Editorial: Too much high-stakes testing hurts kids

Democrats and Republicans don’t agree on much these days. But the compelling arguments for putting an end to No Child Left Behind — or as we like to call it, “No Child Left Untested” — seem to be bringing the two sides together. At least that’s the message delivered by congressional leaders who say that changing the federal education law is a top priority.

But the devil is in the details, and many who want to change the failed law are unwilling to end the barrage of high-stakes standardized tests. They call it “accountability.” But here’s the thing: If No Child Left Behind has taught us anything, it’s that testing does nothing to improve the quality of a child’s education.

Nor has it done anything to close the achievement gap that exists between affluent and high-poverty children. To the contrary, No Child Left Behind has allowed the joyful process of learning to be supplanted by tedious test preparation. It strips our children of valuable learning time and it prevents teachers from connecting one-on-one with their students.

Read the rest of the editorial by Lily and Megan Olivia Hall, 2013 Minnesota Teacher of the Year, and teacher in the St. Paul Public Schools.

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3 Responses to “Editorial: Too much high-stakes testing hurts kids”

  1. Lacey Taschdjian

    Just finished emailing this to my reps re: ESEA. I thought I would share it with you
    “As an 10 year educator in an urban Title 1 school with high levels of children in poverty, English language learners, and students with disabilities, I want to share my views on the Elementary and Secondary Education Act (ESEA) reauthorization by giving you a little inside to my day.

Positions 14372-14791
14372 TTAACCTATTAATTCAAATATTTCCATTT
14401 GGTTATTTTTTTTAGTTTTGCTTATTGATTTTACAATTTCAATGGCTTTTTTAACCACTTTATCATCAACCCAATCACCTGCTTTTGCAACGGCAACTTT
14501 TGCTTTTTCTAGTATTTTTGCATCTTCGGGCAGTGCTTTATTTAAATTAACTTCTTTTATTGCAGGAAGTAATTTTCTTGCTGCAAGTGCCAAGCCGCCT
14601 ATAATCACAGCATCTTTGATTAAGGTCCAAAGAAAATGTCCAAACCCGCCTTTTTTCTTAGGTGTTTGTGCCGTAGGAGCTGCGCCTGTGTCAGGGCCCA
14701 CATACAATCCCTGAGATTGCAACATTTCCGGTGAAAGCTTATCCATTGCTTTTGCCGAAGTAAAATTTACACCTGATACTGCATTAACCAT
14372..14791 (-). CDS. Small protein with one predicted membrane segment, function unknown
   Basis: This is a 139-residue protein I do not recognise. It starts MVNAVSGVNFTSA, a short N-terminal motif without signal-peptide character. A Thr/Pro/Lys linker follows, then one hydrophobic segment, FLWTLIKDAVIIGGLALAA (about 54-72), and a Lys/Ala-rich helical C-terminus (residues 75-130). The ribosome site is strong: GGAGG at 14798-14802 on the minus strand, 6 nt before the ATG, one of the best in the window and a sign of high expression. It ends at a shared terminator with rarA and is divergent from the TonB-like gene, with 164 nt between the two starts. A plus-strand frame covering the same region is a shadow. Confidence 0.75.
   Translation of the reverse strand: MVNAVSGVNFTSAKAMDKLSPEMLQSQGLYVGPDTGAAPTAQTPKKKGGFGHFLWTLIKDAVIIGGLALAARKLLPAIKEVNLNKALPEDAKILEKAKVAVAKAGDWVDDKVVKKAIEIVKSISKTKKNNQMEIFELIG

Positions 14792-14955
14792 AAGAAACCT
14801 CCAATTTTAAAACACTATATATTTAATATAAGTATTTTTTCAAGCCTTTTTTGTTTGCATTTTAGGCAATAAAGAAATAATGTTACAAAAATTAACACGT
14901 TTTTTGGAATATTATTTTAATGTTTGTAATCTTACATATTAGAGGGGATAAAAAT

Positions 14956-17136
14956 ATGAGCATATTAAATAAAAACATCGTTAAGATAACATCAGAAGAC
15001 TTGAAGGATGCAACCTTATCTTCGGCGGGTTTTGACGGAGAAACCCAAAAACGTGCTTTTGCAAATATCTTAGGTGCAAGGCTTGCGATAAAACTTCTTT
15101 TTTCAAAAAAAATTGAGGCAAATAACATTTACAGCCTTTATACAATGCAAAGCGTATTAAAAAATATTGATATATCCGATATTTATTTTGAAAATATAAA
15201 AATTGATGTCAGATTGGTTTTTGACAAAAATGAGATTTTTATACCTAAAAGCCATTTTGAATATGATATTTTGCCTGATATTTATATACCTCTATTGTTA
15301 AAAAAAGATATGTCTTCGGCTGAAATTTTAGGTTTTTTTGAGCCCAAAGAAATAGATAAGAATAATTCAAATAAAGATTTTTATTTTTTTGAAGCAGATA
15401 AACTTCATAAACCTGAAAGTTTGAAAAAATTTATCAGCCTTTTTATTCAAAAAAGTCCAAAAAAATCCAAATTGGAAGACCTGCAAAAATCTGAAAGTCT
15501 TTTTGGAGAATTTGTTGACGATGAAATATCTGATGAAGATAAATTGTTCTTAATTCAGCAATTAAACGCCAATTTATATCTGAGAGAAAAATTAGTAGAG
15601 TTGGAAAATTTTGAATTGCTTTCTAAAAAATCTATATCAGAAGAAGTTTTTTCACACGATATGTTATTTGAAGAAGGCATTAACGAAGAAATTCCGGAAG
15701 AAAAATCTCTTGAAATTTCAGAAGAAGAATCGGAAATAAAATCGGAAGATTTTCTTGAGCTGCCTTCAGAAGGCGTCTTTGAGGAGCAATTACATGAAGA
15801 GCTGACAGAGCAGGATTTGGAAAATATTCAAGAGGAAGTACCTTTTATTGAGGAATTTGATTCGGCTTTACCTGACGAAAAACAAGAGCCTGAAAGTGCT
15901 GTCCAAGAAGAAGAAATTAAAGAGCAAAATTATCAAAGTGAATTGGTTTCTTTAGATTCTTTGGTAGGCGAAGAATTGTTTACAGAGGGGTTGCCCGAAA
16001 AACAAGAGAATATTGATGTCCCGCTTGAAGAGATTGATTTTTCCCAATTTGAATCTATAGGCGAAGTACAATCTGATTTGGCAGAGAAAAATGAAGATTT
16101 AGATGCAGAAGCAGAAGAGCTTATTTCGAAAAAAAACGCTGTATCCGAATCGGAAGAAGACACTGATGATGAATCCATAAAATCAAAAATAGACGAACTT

Teaching has never been an easy job. Recently, it has become nearly impossible. The poorly planned roll out of the adoption of the Common Core has left my already-behind-8th-graders sprinting to catch up in a race that is impossible to win. Not impossible because they are not capable, impossible because we are not.
    I am honored and proud to work in what happens to be one of the worst performing districts in our state. Honored because my students are quite possibly the most resilient people on the planet, and proud because I am blessed to be in the trenches with some of the finest educators I’ve ever met.
    Our district, in an attempt to improve our turnaround status, have implemented their own mandated standardized district interim assessments, in Language Arts and Math, 5 times per year. With CMAS and PARCC and STARS, 7th and 8th graders take 26 separate standardized test this year, accounting for what one teacher calculated to be about 22% of our school year.
    Precious educational minutes stolen from the children who need it the most. It should be a crime.
    As we embark on our second round of testing season, I will implore you to do what I always try to do as an educator: never forget what it feels like to be a child.